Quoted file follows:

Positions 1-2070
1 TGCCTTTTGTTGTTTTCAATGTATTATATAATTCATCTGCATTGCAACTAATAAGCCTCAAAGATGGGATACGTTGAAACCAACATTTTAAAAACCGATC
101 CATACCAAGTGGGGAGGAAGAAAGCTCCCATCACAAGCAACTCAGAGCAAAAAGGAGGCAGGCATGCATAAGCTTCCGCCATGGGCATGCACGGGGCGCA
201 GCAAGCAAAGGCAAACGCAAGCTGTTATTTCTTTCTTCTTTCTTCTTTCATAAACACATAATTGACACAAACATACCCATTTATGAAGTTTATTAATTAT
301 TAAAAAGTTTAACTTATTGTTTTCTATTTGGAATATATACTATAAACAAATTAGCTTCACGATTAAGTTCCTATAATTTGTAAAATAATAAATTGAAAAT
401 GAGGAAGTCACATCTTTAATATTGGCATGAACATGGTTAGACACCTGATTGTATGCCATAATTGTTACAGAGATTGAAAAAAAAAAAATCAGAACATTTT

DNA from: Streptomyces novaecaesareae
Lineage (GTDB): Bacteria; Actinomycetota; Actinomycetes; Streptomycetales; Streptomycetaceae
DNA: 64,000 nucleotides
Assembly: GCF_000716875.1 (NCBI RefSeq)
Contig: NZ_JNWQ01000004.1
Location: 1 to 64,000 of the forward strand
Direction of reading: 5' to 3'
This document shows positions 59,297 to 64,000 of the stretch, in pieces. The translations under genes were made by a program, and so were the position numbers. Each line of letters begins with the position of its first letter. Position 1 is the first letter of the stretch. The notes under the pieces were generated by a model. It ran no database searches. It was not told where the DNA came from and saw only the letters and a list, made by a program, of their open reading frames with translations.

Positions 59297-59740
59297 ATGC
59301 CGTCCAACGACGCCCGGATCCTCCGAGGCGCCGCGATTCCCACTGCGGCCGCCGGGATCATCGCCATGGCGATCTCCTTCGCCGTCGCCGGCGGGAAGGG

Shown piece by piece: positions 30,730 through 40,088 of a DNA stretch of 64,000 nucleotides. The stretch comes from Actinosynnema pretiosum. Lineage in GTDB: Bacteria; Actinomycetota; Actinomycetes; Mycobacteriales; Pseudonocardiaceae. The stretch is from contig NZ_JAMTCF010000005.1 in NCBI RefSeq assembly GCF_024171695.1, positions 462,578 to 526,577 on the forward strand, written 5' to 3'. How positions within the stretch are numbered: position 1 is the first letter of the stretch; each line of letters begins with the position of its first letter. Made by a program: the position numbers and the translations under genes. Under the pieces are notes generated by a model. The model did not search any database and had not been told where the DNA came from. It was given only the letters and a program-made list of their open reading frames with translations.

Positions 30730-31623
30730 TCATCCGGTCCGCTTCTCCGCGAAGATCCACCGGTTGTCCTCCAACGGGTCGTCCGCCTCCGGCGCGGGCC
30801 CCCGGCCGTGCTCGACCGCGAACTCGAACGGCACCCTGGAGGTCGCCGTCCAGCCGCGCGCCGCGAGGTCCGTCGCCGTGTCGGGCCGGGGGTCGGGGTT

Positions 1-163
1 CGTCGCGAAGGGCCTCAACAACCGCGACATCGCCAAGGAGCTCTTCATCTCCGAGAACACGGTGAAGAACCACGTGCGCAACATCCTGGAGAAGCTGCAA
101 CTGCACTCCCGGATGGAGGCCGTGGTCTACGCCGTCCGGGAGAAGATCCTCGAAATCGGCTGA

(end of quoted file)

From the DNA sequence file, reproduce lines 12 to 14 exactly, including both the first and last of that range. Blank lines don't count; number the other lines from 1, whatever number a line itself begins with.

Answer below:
Location: 1 to 64,000 of the forward strand
Direction of reading: 5' to 3'
This document shows positions 59,297 to 64,000 of the stretch, in pieces. The translations under genes were made by a program, and so were the position numbers. Each line of letters begins with the position of its first letter. Position 1 is the first letter of the stretch. The notes under the pieces were generated by a model. It ran no database searches. It was not told where the DNA came from and saw only the letters and a list, made by a program, of their open reading frames with translations.